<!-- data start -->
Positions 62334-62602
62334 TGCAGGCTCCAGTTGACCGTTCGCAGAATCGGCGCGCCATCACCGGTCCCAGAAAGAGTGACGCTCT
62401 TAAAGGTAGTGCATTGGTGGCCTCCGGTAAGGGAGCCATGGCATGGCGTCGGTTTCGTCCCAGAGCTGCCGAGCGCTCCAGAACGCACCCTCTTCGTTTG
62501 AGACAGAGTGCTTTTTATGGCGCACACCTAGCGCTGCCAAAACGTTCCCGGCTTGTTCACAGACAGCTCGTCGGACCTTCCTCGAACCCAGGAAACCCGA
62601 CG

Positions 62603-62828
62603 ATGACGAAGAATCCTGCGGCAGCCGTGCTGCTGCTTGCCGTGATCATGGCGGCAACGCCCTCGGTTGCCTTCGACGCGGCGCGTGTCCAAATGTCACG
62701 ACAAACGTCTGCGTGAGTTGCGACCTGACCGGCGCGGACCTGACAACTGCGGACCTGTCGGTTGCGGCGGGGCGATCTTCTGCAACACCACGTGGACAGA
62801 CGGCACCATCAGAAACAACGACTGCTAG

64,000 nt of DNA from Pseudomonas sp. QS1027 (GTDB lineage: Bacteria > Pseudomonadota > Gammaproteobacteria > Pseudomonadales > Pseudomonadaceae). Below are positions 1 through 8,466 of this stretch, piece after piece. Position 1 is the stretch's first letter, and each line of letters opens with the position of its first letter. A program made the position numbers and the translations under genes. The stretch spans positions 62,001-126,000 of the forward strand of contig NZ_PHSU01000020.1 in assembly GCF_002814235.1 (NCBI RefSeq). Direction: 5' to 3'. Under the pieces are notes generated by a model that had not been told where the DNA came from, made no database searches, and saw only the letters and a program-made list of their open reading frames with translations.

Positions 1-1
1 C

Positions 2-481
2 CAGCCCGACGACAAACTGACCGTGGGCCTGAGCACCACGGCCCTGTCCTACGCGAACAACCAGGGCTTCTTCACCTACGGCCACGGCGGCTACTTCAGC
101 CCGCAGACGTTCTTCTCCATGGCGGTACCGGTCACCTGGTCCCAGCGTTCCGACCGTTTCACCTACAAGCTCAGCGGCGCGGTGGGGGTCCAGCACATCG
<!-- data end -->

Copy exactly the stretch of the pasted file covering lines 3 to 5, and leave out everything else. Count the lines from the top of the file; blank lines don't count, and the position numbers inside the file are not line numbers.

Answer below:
62401 TAAAGGTAGTGCATTGGTGGCCTCCGGTAAGGGAGCCATGGCATGGCGTCGGTTTCGTCCCAGAGCTGCCGAGCGCTCCAGAACGCACCCTCTTCGTTTG
62501 AGACAGAGTGCTTTTTATGGCGCACACCTAGCGCTGCCAAAACGTTCCCGGCTTGTTCACAGACAGCTCGTCGGACCTTCCTCGAACCCAGGAAACCCGA
62601 CG